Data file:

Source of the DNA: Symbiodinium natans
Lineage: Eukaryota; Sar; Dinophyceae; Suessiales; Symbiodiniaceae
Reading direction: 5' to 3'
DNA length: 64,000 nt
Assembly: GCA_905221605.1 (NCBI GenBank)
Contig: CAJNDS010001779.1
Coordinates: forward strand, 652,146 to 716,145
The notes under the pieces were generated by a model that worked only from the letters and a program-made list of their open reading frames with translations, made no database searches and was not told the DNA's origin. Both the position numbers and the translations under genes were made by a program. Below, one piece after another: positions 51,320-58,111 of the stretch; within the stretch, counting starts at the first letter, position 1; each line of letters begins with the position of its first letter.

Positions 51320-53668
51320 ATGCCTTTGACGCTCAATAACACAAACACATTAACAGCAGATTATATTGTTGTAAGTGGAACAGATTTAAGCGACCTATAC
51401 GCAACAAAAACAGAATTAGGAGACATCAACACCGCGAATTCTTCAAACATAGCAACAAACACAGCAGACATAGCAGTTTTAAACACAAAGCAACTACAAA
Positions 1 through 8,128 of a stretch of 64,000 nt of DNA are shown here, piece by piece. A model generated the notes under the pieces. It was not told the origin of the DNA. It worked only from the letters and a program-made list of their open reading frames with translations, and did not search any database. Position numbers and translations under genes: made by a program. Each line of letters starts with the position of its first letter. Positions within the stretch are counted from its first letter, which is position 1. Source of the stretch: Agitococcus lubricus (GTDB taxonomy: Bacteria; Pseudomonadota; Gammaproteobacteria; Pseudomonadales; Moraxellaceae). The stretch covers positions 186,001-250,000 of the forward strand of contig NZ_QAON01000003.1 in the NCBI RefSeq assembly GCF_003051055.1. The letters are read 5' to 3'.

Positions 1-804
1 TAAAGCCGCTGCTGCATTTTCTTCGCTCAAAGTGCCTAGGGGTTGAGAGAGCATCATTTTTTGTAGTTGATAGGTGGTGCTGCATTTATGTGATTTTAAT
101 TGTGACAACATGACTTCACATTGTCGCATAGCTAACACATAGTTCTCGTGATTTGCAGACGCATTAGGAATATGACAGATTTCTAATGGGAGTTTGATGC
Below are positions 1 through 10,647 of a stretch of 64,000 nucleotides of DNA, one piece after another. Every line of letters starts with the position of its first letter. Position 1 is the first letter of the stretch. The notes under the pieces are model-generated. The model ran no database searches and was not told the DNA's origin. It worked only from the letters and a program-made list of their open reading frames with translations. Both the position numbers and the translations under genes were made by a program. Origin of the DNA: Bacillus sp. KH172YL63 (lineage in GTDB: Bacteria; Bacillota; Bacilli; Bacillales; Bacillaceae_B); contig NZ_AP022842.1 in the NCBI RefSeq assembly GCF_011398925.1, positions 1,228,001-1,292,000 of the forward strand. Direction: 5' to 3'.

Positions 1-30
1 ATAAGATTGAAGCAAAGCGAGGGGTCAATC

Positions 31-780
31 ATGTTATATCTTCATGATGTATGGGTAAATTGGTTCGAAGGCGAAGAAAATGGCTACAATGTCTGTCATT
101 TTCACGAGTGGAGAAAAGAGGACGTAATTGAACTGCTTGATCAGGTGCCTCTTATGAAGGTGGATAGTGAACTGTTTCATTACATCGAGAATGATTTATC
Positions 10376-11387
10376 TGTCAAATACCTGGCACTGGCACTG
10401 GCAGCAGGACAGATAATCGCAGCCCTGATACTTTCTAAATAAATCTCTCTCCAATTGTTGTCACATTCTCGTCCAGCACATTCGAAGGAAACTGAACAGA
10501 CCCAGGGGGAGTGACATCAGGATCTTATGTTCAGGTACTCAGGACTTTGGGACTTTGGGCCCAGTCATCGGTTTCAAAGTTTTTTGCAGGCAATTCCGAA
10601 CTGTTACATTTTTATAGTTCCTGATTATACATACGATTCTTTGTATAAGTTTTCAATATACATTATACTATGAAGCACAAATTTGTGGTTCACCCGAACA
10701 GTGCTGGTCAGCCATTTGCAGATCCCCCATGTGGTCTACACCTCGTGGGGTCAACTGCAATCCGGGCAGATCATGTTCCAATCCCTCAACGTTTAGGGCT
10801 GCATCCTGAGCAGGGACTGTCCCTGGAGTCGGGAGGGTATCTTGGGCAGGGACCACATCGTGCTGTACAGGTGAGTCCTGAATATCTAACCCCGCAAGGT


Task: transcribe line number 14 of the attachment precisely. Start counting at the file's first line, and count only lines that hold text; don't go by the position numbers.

1 TAAAGCCGCTGCTGCATTTTCTTCGCTCAAAGTGCCTAGGGGTTGAGAGAGCATCATTTTTTGTAGTTGATAGGTGGTGCTGCATTTATGTGATTTTAAT